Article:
AUSTIN, Texas—For many children clustered around Dr. Lorie Ochoa, it will be the first time to learn of a gaunt knight charging windmills, or worry about a little girl named María, who believes she has lost her mother’s wedding ring in the masa used to make holiday tamales.
But whether it’s Don Quixote or Gary Soto’s Too Many Tamales, hundreds of children and their families will share in the wonder of literacy at Día de los niños/día de los libros 2000. The event takes place from 10 a.m. to 3 p.m., April 29, at the Cepeda Branch Library (7th & Pleasant Valley). It is open free to the public.
“More than 20 Austin community organizations will expand the traditional Latin American cultural tradition of Día de los niños (Day of the Child) into Día de los libros (Day of the books) as part of a growing national effort to celebrate books, reading and family learning,” says Dr. Lorie Ochoa, co-director of the Texas Family Literacy Center.
Lilie Elizondo-Limas, the Center’s research associate, also is requesting that anyone who would like to donate children’s books — in either Spanish or English — call her at (512) 232-6030 for an immediate response. These volumes will be added to the Center’s stockpile and distributed free to needy children and families.
The event emphasizes three main goals: promote the family sharing of books, reading and learning; increase family awareness of community resources that provide shared literacy/learning opportunities for parents and children; and celebrate a cultural Hispanic heritage “as a powerful tool for shared literacy/learning communication within families.”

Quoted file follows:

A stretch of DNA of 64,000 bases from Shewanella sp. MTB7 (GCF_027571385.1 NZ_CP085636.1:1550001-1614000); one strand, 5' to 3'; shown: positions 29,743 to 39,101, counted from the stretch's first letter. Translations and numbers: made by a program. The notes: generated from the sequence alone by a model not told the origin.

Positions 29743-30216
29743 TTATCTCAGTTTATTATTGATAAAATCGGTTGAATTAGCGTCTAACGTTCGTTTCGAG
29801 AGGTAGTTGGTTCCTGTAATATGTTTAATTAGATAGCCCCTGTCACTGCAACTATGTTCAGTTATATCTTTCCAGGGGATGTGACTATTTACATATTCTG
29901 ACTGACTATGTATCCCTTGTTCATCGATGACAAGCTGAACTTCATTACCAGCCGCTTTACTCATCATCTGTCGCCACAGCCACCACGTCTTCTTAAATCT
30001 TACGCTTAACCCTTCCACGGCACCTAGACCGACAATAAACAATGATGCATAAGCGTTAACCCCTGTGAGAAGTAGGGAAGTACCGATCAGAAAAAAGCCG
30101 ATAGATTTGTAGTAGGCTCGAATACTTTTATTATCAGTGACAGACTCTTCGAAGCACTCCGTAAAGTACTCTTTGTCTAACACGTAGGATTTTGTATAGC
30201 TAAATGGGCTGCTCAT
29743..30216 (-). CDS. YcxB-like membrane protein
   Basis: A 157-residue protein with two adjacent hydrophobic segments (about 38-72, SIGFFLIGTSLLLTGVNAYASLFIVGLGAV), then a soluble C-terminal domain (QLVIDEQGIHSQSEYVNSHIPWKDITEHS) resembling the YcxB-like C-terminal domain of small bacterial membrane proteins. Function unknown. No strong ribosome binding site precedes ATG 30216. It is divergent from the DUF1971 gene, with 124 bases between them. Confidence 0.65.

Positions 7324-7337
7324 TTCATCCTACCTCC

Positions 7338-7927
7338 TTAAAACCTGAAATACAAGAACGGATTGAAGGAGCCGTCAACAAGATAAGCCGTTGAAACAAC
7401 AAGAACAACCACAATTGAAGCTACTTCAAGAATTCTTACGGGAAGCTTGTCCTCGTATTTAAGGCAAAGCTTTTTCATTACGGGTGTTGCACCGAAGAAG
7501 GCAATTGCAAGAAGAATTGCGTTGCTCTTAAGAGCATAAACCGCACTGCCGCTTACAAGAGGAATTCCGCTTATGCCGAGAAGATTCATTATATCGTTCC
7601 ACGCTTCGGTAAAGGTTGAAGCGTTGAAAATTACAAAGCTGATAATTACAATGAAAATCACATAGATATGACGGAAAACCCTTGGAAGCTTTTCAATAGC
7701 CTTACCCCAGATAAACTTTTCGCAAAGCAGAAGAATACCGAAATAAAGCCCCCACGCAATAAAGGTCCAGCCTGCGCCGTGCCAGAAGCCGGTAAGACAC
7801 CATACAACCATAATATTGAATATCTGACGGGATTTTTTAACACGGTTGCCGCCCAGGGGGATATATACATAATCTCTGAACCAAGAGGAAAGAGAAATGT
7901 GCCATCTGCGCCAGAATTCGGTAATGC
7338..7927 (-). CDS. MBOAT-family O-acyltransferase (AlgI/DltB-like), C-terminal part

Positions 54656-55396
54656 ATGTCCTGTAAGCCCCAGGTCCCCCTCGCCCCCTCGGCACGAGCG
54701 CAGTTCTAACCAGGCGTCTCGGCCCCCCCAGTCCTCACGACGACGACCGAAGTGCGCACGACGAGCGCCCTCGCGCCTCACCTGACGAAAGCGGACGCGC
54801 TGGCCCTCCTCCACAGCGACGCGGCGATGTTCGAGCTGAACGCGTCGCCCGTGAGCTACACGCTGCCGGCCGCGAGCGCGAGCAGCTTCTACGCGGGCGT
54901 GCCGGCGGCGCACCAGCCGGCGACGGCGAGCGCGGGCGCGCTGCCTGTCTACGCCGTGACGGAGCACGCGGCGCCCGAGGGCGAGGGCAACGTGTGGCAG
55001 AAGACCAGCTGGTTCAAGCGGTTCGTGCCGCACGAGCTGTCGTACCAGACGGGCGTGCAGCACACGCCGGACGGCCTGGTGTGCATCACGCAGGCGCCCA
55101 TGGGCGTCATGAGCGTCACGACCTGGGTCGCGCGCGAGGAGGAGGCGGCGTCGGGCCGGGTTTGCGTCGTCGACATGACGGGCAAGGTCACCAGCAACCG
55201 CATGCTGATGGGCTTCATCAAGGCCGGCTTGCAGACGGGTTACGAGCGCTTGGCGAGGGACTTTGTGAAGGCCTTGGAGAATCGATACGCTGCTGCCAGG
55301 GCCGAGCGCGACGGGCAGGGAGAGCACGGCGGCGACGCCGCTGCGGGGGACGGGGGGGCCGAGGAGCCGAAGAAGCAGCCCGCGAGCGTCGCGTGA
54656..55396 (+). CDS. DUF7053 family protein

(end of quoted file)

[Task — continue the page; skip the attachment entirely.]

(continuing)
Elizondo-Limas, who also teaches English as a Second Language classes locally to help Spanish-speaking immigrants obtain either their primary or secondary certificates via a special Mexican Consul’s program — the Instituto Nacional de Educación para Adultos — will be advising residents on how to earn GED high school diplomas.
UT’s Texas Family Literacy Center, El Buen Samaritano, the local Consulate of Mexico, AISD and the Austin Public Library — among others — hope the event’s second year ultimately will help create a statewide model for other Texas communities.
Late last month, the Texas Education Agency introduced a new exam, the Reading Proficiency Tests in English (RPTE), which tested students in grades three through 12 who are considered “limited English proficient” (LEP). More than 555,000 children, from pre-kindergarten to 12th grade, were classified LEP this year in Texas, according to TEA figures.
Most education reform experts consider Texas as a leader in school testing accountability, which has been imitated by other competing states. California’s Los Angeles Unified School District, for example, announced last month that a new reading test discovered that about three-fourths of its eighth-graders were reading at the fourth-grade level, along with roughly two-thirds of all sixth- and seventh-graders.
As part of her literacy initiative, Texas First Lady Laura Bush has emphasized statewide networks of resources encouraging family literacy, including the opening of UT Austin’s Texas Family Literacy Center last April. The Center facilitates information sharing among key providers and helps improve family literacy services throughout Texas.
The TFLC, which was created by a startup grant from The Tapestry Foundation of Austin, is housed within the UT-Austin College of Education’s Texas Center for Reading and Language Arts, under the direction of Dr. Sharon Vaughn.